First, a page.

Virtual Job Shadow Online Platform Username: BakerWebS16, Password: CareerPrep2020! All Baker students have access to this virtual platform, with videos and resources that give you a glimpse at a day-in-the-life of hundreds of occupations. To get started, click on the Careers menu at the top, then Career Central. From there, click on the Filter By: Cluster button, and select Health Sciences from the menu on the left-hand side.

 

Knowledge & Skills

There are many classes you can take at your local community college to help build foundational knowledge and skills that will prepare you for the healthcare industry. If you're a Baker Web Academy student who would like to take one or more courses through your community college, contact our Enrollment Specialist, Kimberly Linn.


Here are a few I strongly recommend—


Health

Some community colleges will offer courses like Intro to Health Care Systems and even Orientation to Public Health Professions or Healthcare Career Essentials. Talk with your advisor about opportunities at your local campus (or online) to see ways that you can learn more about the foundations of health care. Other fun class options in this realm include Health and Social Justice, Health Psychology, and First Aid & CPR, through which you earn a certification and course credit!


Sciences Hopefully it's no surprise that sciences make up a major piece of the foundation for many Health Science occupations! While in high school, you'll want to take a Biology sequence, a Chemistry sequence, and as much Anatomy & Physiology as you can fit into your schedule. Pro tip: go for the 200-level science sequences — they are more rigorous but will better prepare you, plus they are more likely to count for credit at the university level and are often prerequisites for two-year technical programs like nursing and dental hygiene.

Interpersonal Communication This one is less obvious, but just as important when it comes to gaining foundational skills needed to thrive among the healthcare occupations. This is because you are more likely than not to be working directly with patients and are expected to be able to communicate effectively and respectfully one-on-one, sometimes in high-pressure situations.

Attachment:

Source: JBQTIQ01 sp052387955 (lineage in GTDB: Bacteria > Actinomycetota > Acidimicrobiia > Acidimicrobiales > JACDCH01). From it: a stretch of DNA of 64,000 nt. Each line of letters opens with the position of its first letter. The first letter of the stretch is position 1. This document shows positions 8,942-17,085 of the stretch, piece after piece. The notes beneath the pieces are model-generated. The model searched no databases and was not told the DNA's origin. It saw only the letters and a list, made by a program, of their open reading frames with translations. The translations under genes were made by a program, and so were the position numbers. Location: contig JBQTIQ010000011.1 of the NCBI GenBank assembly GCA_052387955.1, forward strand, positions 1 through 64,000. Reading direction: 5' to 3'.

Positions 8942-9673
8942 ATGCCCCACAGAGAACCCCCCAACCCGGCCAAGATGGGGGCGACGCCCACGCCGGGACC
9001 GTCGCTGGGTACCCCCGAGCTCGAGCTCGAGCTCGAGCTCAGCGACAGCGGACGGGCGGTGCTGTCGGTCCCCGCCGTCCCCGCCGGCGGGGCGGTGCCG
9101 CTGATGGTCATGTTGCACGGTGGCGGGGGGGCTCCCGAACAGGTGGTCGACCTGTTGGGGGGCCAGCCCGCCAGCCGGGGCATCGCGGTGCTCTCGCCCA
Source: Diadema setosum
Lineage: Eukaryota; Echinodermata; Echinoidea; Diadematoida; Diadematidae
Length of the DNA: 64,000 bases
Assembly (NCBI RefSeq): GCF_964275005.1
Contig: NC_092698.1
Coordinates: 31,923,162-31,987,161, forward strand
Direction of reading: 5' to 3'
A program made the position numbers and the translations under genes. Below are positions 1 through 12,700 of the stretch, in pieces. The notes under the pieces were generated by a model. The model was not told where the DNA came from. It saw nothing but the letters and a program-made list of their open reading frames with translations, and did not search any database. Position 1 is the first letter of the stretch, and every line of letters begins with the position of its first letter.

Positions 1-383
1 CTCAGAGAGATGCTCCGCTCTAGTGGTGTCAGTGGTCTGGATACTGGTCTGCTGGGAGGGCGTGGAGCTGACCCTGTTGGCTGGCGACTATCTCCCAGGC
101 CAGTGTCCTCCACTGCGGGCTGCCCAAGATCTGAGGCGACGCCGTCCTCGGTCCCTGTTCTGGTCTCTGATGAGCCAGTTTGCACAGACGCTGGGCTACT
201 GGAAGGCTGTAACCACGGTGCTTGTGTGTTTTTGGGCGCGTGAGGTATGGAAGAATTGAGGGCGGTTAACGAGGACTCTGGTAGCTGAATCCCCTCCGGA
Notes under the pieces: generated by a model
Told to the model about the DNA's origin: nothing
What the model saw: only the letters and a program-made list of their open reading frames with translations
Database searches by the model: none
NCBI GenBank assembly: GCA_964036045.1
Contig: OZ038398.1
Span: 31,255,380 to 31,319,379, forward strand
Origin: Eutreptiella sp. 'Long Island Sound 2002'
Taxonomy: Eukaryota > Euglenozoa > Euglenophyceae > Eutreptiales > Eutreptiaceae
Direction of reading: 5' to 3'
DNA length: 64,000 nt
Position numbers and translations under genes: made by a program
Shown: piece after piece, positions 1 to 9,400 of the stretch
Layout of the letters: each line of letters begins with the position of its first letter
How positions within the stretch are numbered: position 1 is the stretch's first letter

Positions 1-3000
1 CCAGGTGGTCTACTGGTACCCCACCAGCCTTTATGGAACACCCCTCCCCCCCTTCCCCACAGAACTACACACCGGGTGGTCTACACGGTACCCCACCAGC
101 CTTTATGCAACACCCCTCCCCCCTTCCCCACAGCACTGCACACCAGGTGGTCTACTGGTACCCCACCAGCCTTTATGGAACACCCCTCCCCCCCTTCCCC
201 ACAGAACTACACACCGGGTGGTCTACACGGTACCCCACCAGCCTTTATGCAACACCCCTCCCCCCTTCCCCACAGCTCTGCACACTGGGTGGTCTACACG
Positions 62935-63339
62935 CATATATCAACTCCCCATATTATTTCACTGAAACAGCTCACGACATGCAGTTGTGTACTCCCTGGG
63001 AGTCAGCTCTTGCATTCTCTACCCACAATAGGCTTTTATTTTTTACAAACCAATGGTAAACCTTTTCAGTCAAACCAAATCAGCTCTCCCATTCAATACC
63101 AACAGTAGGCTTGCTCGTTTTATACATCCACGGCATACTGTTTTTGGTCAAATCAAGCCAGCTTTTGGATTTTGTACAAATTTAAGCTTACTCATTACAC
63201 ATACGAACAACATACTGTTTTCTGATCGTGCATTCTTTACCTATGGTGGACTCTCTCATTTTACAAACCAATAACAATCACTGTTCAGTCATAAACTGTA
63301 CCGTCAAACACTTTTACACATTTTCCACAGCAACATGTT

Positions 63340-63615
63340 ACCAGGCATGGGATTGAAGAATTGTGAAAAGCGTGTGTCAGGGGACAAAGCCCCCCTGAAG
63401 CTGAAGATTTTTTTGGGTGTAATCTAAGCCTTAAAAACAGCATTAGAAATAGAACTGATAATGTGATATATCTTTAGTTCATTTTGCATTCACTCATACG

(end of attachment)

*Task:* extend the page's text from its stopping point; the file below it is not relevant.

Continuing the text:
Psychology

Again, you'll likely be working with people if you go into these fields, so understanding the behind-the-scenes of human behavior can be essential. And while some of the jobs are focused on physical health, other careers in this cluster are focused on mental and emotional health. If you've got your eye on an occupation in the Therapeutic Services pathway in particular, be sure to put a psychology class (or two or three) on your course plan.

Medical Terminology For those of you who are eager to get into the technicalities! Let me start by warning you: this class is not easy. The course description alone is a mouthful. But gaining an understanding of medical terminology will be foundational in almost every single career under the Health Services umbrella.



Want some personalized guidance? Click here to schedule a meeting with your career & college counselor today. Allison Styffe works with BEC students in Central, Southern, and Eastern Oregon. Jennifer Tracewell works with all BWA students as well as BEC students in Portland, Salem, and Eugene.